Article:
Editor’s Note: This article is a response to the opinion story Move Ninth Grade to Middle School.
There are times when there should be NEST traffic reports in some hallways. They’re often teeming with people that stand in the middle or line the sides, chattering or shouting: nuisance galore! Our hallway horror stories have involved at some point a wall of members of the Class of 2015 – this year’s freshmen.
If you’re an upperclassman, you’re likely annoyed – or outraged – that some freshmen act inconsiderately towards the poor student that wishes to walk the halls without disruption. Then again, you’re annoyed at all ignorant acts that inconvenience or disgust, from strewn trash on the floor, to sudden vocal bursts and occasional fights.
Yet is ignorance ever constricted to a single class? Is it just to generalize a class because of the few that are immature? Moreover: do 9th graders really deserve to stay in middle school a year longer?
Maturity and its potential know no age, as Katie O’Donnell (’15) argues, saying that “Everyone in our grade  has high potential [for it], but there are those who don’t reach it in each grade.” Such a potential “depends on experience,” also argues Crystal Simmons (’15), to whom O’Donnell adds, “It’s not about age.” Following this logic, some freshmen therefore are more mature than some juniors and seniors (and vice versa). Simmons continues, saying that “There are a lot of those walking down the halls doing nothing that are upperclassmen.” Katy Arevalo (’15) states, “I also see the same [extreme immaturity] in the upper classes.” Upperclassmen are just as guilty as anyone for immaturity.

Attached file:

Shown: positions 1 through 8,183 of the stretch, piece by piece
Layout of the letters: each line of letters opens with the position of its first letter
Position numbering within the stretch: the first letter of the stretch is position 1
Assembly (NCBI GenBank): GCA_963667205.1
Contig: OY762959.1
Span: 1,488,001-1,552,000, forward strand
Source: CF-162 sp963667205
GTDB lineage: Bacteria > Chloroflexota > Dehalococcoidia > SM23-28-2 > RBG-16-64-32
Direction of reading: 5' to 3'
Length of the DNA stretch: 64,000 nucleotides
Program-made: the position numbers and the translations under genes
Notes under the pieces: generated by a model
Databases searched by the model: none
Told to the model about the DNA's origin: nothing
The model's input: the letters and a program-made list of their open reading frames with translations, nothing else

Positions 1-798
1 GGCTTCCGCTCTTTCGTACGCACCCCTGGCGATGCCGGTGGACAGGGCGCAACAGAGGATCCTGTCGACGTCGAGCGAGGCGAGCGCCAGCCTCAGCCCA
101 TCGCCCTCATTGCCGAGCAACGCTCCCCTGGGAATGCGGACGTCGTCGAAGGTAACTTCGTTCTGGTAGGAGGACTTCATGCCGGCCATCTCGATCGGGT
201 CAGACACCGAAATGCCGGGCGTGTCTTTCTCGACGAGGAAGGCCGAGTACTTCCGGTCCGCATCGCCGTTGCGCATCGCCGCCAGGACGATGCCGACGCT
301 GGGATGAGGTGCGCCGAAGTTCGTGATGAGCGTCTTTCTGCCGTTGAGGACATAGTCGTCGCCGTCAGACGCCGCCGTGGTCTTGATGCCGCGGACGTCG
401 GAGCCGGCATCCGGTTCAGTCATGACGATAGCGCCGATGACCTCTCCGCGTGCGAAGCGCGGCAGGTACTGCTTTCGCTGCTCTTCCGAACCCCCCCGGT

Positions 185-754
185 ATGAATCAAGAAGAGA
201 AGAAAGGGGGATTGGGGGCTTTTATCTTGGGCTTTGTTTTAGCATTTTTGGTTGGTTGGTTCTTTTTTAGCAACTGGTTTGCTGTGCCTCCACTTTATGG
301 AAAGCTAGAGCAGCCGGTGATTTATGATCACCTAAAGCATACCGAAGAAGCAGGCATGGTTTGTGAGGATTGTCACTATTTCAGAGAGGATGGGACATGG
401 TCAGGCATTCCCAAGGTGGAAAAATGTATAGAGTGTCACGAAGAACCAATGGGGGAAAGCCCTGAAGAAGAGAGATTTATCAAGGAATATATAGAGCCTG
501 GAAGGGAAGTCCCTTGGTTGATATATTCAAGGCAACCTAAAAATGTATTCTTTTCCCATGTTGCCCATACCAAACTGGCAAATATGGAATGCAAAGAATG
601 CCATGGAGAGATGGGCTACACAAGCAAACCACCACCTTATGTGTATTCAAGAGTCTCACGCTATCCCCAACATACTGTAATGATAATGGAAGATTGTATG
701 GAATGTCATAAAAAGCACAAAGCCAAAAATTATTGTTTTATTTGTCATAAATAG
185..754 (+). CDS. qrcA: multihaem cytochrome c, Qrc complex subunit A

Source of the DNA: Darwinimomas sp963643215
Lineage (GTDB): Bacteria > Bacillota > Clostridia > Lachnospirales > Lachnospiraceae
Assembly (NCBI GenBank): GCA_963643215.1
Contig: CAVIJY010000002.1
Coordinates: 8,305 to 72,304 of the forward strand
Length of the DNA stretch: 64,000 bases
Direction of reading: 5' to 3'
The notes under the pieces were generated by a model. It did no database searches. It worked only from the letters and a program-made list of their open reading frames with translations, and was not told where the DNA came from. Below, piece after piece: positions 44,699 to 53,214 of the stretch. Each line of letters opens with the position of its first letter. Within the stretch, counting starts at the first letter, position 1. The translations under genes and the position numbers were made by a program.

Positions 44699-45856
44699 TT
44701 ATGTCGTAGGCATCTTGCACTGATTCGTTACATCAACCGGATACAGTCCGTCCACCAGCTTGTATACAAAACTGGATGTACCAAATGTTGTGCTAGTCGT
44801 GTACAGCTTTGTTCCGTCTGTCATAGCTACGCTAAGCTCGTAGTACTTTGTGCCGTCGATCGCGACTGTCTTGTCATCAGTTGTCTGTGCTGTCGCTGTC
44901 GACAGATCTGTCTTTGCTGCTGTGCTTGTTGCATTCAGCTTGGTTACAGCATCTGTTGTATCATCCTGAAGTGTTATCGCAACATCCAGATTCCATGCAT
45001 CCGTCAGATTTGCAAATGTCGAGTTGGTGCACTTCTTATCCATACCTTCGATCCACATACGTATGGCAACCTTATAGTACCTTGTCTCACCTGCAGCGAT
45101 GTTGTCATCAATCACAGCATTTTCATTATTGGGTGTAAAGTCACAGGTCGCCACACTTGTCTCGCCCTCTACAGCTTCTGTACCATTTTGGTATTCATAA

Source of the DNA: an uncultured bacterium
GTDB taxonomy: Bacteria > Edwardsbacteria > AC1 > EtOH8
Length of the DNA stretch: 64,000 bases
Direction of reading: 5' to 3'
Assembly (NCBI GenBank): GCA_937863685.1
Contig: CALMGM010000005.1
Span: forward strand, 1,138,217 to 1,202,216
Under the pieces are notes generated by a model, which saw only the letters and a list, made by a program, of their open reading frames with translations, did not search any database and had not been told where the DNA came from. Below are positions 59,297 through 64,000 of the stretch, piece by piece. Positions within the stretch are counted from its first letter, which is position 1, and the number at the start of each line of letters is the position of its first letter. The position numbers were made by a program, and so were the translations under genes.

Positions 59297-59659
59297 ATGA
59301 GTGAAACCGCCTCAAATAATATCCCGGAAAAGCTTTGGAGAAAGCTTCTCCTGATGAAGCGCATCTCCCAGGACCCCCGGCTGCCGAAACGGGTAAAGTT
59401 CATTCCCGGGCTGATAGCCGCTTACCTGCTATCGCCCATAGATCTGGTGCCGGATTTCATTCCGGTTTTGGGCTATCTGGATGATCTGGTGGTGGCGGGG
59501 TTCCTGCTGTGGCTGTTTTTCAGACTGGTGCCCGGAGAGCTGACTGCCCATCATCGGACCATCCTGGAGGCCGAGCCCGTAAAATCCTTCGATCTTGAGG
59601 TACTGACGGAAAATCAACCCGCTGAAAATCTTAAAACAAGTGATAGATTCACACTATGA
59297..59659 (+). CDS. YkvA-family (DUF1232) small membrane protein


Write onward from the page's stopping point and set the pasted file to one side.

So what, then, of the “immature” freshmen we notice? They are, in the words of Ricky Hosier (’15), the lowest common denominator of the class.
The state of immaturity would be much worse if 9th grade was a middle school year. Noemi Arquero (’15) affirmed, “If three years isn’t enough, then what are we doing?” noting what a waste of time it would be to delay the transition period. “More than half of the stuff we experience now we can deal with,” she continues. Growing up is the inevitable, and regardless of how some react poorly, 9th grade gives the proper moment of transition. Simmons finds necessity the year of change, stressing that “balance is a major lesson to learn in time and learning” during the time. Isn’t it?
Many freshmen themselves were fuming over the “irresponsible” stereotype upperclassmen hold them to, and were sure that most of their own peers would agree that it doesn’t represent them well at all. Consider the freshmen unbound by the stereotype. Laila Abujuma (’15) seems to have not known too many lazy NESTs. “NEST has helped me, especially with tutoring, and it’s helped me keep my grades high,” she says during her lunch break. Devin Brown (’15) counters the freshman label, saying that “Many of us are hard workers that want to get ready for life after school.” Kylie Green (’15) best summed up what freshmen wish to tell us about themselves: “Don’t assume.”
As cliché as it is, a common and true refrain among freshmen is that we were once freshmen, and that they deserve as much as a chance to grow as we did. It’s something easy to forget when you go up the age ladder, and something to keep in mind the next time you see a freshman in the halls.